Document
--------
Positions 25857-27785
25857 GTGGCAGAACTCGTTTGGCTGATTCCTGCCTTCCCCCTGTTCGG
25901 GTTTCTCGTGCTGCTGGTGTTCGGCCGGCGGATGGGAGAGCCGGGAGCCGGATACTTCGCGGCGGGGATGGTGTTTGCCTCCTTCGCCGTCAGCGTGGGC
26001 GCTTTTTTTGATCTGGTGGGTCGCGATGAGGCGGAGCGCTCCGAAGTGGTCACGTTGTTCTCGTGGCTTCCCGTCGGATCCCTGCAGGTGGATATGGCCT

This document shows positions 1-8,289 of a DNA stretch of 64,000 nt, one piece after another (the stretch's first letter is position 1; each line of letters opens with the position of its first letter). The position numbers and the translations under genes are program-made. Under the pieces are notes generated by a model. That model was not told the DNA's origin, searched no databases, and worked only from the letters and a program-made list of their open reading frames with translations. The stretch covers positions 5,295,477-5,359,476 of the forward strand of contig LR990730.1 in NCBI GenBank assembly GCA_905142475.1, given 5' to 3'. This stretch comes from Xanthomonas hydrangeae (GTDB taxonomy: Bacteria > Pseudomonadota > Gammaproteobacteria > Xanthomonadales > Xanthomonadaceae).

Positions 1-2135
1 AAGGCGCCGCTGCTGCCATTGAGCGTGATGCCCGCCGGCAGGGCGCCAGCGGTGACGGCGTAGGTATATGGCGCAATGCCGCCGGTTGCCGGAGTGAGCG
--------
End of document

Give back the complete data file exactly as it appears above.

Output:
Positions 25857-27785
25857 GTGGCAGAACTCGTTTGGCTGATTCCTGCCTTCCCCCTGTTCGG
25901 GTTTCTCGTGCTGCTGGTGTTCGGCCGGCGGATGGGAGAGCCGGGAGCCGGATACTTCGCGGCGGGGATGGTGTTTGCCTCCTTCGCCGTCAGCGTGGGC
26001 GCTTTTTTTGATCTGGTGGGTCGCGATGAGGCGGAGCGCTCCGAAGTGGTCACGTTGTTCTCGTGGCTTCCCGTCGGATCCCTGCAGGTGGATATGGCCT

This document shows positions 1-8,289 of a DNA stretch of 64,000 nt, one piece after another (the stretch's first letter is position 1; each line of letters opens with the position of its first letter). The position numbers and the translations under genes are program-made. Under the pieces are notes generated by a model. That model was not told the DNA's origin, searched no databases, and worked only from the letters and a program-made list of their open reading frames with translations. The stretch covers positions 5,295,477-5,359,476 of the forward strand of contig LR990730.1 in NCBI GenBank assembly GCA_905142475.1, given 5' to 3'. This stretch comes from Xanthomonas hydrangeae (GTDB taxonomy: Bacteria > Pseudomonadota > Gammaproteobacteria > Xanthomonadales > Xanthomonadaceae).

Positions 1-2135
1 AAGGCGCCGCTGCTGCCATTGAGCGTGATGCCCGCCGGCAGGGCGCCAGCGGTGACGGCGTAGGTATATGGCGCAATGCCGCCGGTTGCCGGAGTGAGCG